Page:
the psalms diversified
We are thankful to Bro. GR for submitting the following extract from the pen of our Bro. Robert Roberts, which we reproduce for the benefit of our readers:
The Psalms form a large and prominent part of the Scriptures. They are not attractive to the popular mind, religious or profane. There is a clear reason for this. The Psalms turn on the existence and activity of the personal God of the Bible; to whom the natural man has a philosophical aversion where it is scholastically trained, and an instinctive aversion where it has not risen above native animalism. As for the religious mind, the Psalms are too vigorous, personal, material, sublunary and spiritual for the taste that has been developed by immortalsoulism, blown or spun into all sorts of artificial attenuations and rarefactions by the soothing essayists and elegant speculators or exiting declaimers of a false theological age. They are not twaddling enough or human-sentimental enough for the sickly modern school of “piety”.
Are the Psalms useless then? Far from it. They are delightful nutriment to the new man that has been truly begotten by the word of truth. There is no part of Scripture to which a spiritually-formed taste can more ardently apply the Scripture encomium: “I esteemed the words of thy mouth to be more than my necessary food: more to be desired are they than gold, yea than much fine gold: they are to me the joy and rejoicing of my heart.”
The Psalms are a school in which truly divine thoughts and expressions are to be learnt. We need to keep at this school to keep in the right style. Another school is around us on every hand, from which we much more easily learn aversion to the thoughts and ways of the Spirit, especially in a day like ours, when the educational tendancy is more and more to banish God from heart and lip. Scriptural speech is obsolete with those who have a weak or a dead faith in the age to come, and the age that has gone. It will return in full vigour with the Kingdom of God, which will establish a pure language in all the earth. An obedient believer of the Gospel belongs to that age, though living in this. That which makes him belong to it is the reception in advance of its spirit. This spirit finds expression in its language, and its language is nowhere more wealthily displayed than in the book of Psalms, in which the Spirit by David has formulated the thoughts that are acceptable in man towards God in all relations. We may be guilty of “cant” in the estimation of merely secular thinkers, in conforming to the divine standard in the matter; but a wise man will keep his eye on the fact that the secular thinkers are on the road to oblivion with the age that has given them birth, and that the divine standard alone will govern the evolution of futurity. The future belongs alone to Christ: and his spirit is in all of the Psalms, to which we do well to conform as entirely as we can.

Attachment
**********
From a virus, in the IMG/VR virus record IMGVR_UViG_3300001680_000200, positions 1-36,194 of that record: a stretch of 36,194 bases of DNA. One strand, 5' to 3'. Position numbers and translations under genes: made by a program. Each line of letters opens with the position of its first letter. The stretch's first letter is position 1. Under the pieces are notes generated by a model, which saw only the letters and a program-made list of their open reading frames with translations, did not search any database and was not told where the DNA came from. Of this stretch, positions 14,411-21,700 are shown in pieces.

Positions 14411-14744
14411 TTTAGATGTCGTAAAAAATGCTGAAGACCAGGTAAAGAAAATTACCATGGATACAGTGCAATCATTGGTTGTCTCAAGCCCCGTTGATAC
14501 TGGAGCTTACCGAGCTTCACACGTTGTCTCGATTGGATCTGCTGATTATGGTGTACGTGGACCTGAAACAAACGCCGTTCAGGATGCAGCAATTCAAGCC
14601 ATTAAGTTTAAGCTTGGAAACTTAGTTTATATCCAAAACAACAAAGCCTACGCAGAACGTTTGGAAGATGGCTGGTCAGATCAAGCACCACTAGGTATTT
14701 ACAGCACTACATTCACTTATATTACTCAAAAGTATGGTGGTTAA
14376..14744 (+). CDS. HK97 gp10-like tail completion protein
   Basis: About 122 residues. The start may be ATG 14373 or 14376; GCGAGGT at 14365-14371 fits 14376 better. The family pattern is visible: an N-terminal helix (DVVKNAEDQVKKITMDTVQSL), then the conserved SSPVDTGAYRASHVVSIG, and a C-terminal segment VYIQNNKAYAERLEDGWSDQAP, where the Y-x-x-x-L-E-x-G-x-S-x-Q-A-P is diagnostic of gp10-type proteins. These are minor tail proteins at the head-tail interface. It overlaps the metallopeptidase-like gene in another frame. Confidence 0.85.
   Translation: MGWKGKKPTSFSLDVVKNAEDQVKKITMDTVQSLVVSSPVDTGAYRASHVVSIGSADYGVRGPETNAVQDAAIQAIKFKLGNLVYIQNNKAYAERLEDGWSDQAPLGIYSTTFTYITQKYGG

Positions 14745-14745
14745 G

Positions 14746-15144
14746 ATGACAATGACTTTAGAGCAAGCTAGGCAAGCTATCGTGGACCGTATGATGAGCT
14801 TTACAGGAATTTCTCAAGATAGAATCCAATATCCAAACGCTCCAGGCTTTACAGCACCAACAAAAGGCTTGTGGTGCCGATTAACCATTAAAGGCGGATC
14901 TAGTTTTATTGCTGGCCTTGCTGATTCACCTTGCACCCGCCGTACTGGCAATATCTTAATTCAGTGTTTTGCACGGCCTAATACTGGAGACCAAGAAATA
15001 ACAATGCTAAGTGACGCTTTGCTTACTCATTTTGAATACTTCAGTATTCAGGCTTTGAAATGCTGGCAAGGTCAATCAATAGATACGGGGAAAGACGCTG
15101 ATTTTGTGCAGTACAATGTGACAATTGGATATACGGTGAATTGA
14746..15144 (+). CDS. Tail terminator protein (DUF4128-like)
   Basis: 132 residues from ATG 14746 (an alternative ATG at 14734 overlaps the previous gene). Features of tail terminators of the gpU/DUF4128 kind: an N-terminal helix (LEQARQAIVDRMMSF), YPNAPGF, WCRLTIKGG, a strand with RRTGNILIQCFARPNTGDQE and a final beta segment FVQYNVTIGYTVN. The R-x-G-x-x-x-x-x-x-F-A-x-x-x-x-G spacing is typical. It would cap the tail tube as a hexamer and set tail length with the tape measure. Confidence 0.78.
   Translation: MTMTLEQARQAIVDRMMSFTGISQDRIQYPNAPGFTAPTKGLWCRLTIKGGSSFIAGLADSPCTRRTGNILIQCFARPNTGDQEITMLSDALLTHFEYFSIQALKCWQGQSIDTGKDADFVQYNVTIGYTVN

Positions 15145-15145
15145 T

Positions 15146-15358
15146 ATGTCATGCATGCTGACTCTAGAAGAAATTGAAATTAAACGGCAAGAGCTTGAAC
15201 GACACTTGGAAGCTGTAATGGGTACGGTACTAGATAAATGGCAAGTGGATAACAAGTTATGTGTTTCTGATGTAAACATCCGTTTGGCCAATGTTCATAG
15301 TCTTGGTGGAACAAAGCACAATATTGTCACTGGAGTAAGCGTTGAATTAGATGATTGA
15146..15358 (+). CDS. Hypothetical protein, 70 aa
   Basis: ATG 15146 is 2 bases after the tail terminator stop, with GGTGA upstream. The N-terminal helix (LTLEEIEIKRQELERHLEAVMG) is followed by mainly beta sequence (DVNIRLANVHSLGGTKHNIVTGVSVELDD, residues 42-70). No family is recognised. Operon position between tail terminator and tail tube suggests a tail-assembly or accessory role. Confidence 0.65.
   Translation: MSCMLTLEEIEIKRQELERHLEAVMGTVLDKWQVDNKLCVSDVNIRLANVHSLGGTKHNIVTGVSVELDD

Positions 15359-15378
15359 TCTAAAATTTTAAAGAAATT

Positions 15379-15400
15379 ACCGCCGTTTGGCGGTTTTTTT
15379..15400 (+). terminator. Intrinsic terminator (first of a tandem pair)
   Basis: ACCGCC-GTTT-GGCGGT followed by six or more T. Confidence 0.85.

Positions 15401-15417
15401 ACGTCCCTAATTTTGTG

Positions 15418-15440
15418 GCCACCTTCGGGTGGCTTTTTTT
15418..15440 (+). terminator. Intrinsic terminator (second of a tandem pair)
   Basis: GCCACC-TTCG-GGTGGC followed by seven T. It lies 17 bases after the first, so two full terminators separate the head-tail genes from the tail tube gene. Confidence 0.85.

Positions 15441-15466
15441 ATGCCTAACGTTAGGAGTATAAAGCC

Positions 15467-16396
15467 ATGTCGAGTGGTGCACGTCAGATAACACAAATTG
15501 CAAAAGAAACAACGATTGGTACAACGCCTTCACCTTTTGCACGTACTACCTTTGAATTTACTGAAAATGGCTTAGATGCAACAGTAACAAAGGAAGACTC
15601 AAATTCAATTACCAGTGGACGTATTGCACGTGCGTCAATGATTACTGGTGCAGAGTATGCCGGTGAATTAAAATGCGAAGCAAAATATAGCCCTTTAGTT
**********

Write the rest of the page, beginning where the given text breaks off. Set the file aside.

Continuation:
We have thought it would not be amiss to have an occasional ramble in this picturesque country of Scripture delights: that is, to make selections—somewhat indiscriminately, perhaps—and serve them up from time to time with a little of the variation and diversification that sometimes in the musical sphere, turns a homely air into a pleasing fantasia. Success in such an experiment must always be doubtful. On the other hand, failure cannot be disasterous, and the attempt may be interesting, and even productive of some degree of advantage. It is the beauty of Scriptural things that, provided you stick close to them and do not get into the merely natural groove, you are bound to get benefit from them, whatever form you work them up into. In the hope that we may not fail of this experience in this case, we indulge in a preliminary experiment.
THE FIRST PSALM
Blessed every man desires to be;
Yet to this state attaineth only he
Who takes the way to reach it; but alas!
Most men dislike along this way to pass.
The reason is, the way is not quite sweet:
Its roughness tires the limbs and hurts the feet.
“Discard the counsel of ungodly men.”
“Walk not in ways of sinners, where nor when.”
This motto is not pleasant to observe
The sons of sin are often sweet to serve.
“Stand not within their way,” God loud commands
Although that way convenient often stands.
Sin’s way is prosperous in an age of sin;
And who loves not to prosper with his kin?
In ways of honour stand the ungodly now;
And who loves not to share the lordly bow?
In ways of ease, and wealth, the world thrive;
And who would choose with poverty to strive?
Yet pleasure is the fruitful source of scorn.
Proud speakers are of rank and luxury born.
“Sit not in scorner’s seat,” God calls again
Where mirthful flouts and quips roll round amain.
Pleasant, infectious, universal all,
“Yet stay,” cries wisdom, “death is in its thrall.”
“In what must I delight?” the meek man cries.
“Delight in God and his law truly wise.
Wise you will find it, if you study well;
For wise are all God’s works, as all things tell.
Meditate on it, Yes both day and night.
‘Twill yield you better joy than things of sight;
Not like the zest of intellect or taste,
Which briefly pleasing, runs the mind to waste.
‘Tis more like breathing air, partaking food,
A matter needful, an untiring good;
A thing our nature calls for, daily use,
A satisfaction pure, without abuse.
And now consider what will come of it
When God’s forth-bringings show his workings fit;
Like thriving tree all planted by a river
The godly man will flourish fair for ever;
No withered leaf on his strong branch appears
He grows and prospers for a thousand years
Ripe fruit and healing in his season yields
Dispensing blessing o’er a thousand fields.
In honour firm established, and in wealth
He wears the noblest crown, immortal health.
But not so are the ungodly—where are they?
Gone: like the worthless stubble—blown away.
The ways of righteous men to God are known,
The way of sinners will be overthrown.